Sometimes one of something just isn’t enough, like one potato chip, one glass of wine… And when it comes to lifting massive objects one simple pulley isn’t going to be enough to get the job done. Even the improved simple pulley, which we introduced last week, is often not enough, a situation which I’ve run across in my career as an engineering expert. To get past the limitations of the simple pulley and improved simple pulley, ancient Greeks went on to devise the compound pulley, which we’ll introduce today.
The Compound Pulley
A compound pulley, such as the one shown here, consists of two or more simple pulleys. In the compound pulley system, a combination of fixed and moveable simple pulleys are used to lift objects. The scenario shown in our illustration features a compound pulley consisting of two simple pulleys, one is stationary and affixed to a beam, the other hangs freely in space, riding on the rope connecting them. One end of the rope is held by Mr. Toga, the other end is affixed to the beam. In fact, all compound pulleys require that at least one simple pulley be affixed to a stationary structure, and at least one other simple pulley must be free to move in space.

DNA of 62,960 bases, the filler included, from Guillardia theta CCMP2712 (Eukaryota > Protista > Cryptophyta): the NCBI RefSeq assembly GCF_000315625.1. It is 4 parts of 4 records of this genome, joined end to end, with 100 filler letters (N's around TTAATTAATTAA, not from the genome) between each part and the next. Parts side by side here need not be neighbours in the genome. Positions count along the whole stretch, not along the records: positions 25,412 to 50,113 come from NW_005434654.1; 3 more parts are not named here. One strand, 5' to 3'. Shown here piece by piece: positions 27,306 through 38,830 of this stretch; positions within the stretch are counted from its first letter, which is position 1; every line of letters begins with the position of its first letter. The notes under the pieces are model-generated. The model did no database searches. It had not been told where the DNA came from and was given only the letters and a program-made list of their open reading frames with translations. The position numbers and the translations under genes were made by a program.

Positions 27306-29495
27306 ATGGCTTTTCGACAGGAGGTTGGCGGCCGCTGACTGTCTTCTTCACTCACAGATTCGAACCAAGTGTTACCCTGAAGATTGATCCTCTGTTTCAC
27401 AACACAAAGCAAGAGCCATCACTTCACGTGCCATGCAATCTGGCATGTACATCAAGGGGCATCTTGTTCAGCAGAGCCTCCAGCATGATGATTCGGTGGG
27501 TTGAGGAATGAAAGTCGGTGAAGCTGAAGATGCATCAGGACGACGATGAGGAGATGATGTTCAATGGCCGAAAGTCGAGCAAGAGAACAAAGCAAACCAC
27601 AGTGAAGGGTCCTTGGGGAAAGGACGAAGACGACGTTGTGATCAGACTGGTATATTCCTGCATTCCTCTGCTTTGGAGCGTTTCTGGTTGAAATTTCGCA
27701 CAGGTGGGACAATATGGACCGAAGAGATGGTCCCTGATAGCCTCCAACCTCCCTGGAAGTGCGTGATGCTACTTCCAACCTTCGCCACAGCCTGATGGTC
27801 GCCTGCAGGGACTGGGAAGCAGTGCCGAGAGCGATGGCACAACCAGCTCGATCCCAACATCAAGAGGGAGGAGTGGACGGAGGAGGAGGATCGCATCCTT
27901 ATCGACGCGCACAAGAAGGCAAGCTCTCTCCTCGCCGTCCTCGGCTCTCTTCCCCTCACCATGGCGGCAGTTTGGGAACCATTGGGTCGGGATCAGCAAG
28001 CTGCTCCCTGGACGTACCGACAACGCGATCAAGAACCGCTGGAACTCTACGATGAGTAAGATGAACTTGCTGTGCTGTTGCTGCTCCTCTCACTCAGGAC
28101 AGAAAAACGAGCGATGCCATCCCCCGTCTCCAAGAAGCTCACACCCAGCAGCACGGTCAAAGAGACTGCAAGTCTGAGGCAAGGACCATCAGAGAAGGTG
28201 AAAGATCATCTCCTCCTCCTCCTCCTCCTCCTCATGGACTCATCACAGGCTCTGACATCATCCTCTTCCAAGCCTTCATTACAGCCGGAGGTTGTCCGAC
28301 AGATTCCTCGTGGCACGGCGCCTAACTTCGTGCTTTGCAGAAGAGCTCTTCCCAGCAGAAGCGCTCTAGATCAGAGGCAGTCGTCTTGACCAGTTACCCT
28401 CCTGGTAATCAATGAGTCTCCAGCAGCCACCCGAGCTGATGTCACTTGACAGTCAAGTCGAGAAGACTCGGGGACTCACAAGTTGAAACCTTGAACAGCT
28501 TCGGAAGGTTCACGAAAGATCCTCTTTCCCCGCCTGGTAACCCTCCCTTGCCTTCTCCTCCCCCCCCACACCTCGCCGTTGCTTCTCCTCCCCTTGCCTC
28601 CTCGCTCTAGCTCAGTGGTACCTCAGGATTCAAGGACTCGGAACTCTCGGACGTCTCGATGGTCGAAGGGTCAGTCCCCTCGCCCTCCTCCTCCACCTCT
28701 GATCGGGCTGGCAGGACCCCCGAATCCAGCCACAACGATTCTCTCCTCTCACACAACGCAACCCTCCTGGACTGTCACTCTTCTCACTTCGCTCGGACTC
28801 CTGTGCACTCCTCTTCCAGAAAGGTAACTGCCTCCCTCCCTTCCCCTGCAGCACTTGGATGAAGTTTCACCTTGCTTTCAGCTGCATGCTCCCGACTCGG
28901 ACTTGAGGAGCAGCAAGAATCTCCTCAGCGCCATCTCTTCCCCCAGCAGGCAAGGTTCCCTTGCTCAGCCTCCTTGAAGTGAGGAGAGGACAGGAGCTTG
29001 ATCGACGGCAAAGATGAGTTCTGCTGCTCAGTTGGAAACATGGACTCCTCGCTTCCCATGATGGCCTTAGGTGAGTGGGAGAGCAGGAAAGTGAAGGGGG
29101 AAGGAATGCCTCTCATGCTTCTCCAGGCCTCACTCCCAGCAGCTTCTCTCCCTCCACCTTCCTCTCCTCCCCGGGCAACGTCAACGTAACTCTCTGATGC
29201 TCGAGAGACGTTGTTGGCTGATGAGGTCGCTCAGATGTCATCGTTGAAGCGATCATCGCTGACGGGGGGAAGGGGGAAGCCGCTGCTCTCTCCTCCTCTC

When our toga clad friend pulls his end of the rope he exerts a force, F3, via the pulley affixed to the beam. This force transmits on to the pulley attached to the urn, which results in lifting the urn off the ground.
Next week we’ll calculate the force on Mr. Toga’s end, F3, as well as the other forces at play, F1 and F2.
Copyright 2016 – Philip J. O’Keefe, PE